Brain Damaged Minds

Brain Damaged Minds February 22, 2016

How would you like to get outfitted for a 10-day hike through Yellowstone National Park, have all your maps and routes and campsites lined up, get dropped off at your trailhead, pull out your compass, and suddenly realize that this vital piece of wilderness equipment is broken. (Don’t tell me you always bring a backup. I’m the one writing this story, not you!) In that situation, nobody would say, “Oh, wow, our compass doesn’t work. It’s a worthless piece of junk. Oh well, I guess we’ll use it anyway. No idea which way is north, but it’s time to get going…”

Nobody would trust a damaged compass to guide them through a wilderness journey. But why don’t we feel the same way about our journey through life? Why are we willing to trust a damaged guidance system when we make decisions about our entertainment, our finances, our plans for retirement, our friendships, our personal priorities, and stuff like that? If we wouldn’t trust a damaged compass for guidance through the woods, why do we trust damaged equipment for guidance through life? But I’m afraid I’ve gotten ahead of myself. I need to explain what I mean when I say we have “damaged equipment.”

All of us suffer from the brain damage of sin. The Bible contains dozens of references about the detrimental effects sin has on our ability to use our minds. “The heart is deceitful above all things, and desperately sick; who can understand it?” (Jer 17:9)  “You must no longer walk as the Gentiles do, in the futility of their minds. They are darkened in their understanding, alienated from the life of God because of the ignorance that is in them, due to their hardness of heart” (Eph 4:17-18). Scripture repeatedly reminds us of the deceitfulness, blindness, and hardness of our heart (also called the “mind,” “soul,” “thoughts,” etc.). Every one of us naturally rebels against God and His Word.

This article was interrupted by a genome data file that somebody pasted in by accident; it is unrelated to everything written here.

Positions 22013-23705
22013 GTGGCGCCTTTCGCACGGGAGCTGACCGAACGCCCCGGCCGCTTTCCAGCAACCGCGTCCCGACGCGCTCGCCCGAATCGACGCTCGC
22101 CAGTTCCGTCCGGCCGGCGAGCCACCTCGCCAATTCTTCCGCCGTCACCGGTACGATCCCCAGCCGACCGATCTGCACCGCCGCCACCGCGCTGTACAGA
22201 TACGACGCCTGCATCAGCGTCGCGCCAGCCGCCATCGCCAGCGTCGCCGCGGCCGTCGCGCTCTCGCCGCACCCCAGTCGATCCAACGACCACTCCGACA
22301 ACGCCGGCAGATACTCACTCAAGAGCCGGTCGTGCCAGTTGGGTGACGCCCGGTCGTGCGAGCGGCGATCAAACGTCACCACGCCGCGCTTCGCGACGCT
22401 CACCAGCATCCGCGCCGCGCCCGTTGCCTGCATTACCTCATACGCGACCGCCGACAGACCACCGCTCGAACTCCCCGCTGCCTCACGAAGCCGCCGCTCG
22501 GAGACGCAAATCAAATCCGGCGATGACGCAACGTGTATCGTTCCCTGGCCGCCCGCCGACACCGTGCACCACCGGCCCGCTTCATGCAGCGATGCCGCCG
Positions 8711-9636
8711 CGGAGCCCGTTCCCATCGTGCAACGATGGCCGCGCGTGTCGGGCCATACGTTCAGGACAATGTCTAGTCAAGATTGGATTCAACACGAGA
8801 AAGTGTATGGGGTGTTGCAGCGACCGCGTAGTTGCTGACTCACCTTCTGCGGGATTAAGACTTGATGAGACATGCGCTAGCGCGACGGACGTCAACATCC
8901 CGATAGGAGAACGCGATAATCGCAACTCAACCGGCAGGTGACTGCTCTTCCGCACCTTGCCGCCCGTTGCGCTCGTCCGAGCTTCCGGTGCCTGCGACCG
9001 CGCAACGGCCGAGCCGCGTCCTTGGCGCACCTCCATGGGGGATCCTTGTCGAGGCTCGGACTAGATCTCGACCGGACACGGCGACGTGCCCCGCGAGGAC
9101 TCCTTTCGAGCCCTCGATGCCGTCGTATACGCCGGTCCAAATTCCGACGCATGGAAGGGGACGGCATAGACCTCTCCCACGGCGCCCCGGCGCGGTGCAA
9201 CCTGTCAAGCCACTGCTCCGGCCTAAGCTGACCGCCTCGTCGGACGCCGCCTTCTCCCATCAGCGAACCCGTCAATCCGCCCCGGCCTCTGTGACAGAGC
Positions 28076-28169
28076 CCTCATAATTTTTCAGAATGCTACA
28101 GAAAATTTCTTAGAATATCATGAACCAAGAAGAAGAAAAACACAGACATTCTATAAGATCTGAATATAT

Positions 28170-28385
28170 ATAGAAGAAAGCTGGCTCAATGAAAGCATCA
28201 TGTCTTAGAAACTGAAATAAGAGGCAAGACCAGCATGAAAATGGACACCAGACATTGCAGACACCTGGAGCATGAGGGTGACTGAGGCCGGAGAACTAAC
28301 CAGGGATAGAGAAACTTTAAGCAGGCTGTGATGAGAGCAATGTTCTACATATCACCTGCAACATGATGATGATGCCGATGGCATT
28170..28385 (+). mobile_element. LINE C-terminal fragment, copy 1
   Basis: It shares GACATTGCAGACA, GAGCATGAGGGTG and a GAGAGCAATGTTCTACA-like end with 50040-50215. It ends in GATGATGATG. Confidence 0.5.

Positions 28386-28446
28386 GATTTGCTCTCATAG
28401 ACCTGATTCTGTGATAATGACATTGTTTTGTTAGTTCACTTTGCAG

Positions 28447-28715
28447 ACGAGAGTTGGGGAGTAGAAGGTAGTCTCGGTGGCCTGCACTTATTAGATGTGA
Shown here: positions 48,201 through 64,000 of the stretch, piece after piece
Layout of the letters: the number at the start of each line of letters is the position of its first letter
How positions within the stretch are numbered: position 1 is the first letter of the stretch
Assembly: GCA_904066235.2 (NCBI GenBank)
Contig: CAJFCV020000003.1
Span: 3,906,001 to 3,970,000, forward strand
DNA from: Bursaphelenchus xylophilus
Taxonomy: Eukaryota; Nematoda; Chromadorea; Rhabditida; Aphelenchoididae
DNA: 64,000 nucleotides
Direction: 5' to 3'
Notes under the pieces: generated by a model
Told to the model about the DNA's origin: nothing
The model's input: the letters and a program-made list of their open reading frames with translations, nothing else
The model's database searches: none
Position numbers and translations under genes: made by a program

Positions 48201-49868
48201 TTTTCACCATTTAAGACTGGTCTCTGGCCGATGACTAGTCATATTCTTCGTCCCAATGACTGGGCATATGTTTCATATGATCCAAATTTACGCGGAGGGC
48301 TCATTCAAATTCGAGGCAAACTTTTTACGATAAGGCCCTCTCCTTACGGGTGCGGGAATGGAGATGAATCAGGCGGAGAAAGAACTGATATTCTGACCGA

According to God’s word, our fallen minds are no longer neutral reasoning machines, capable of carefully weighing the evidence and rendering a sound, unbiased decision. Rather, our mind is now the unknowing stoolie of our sinful hearts, putting its intellectual powers to work to figure our plausible explanations and rationalizations for our (often sinful) desires.

Next week: how our brain damaged minds function.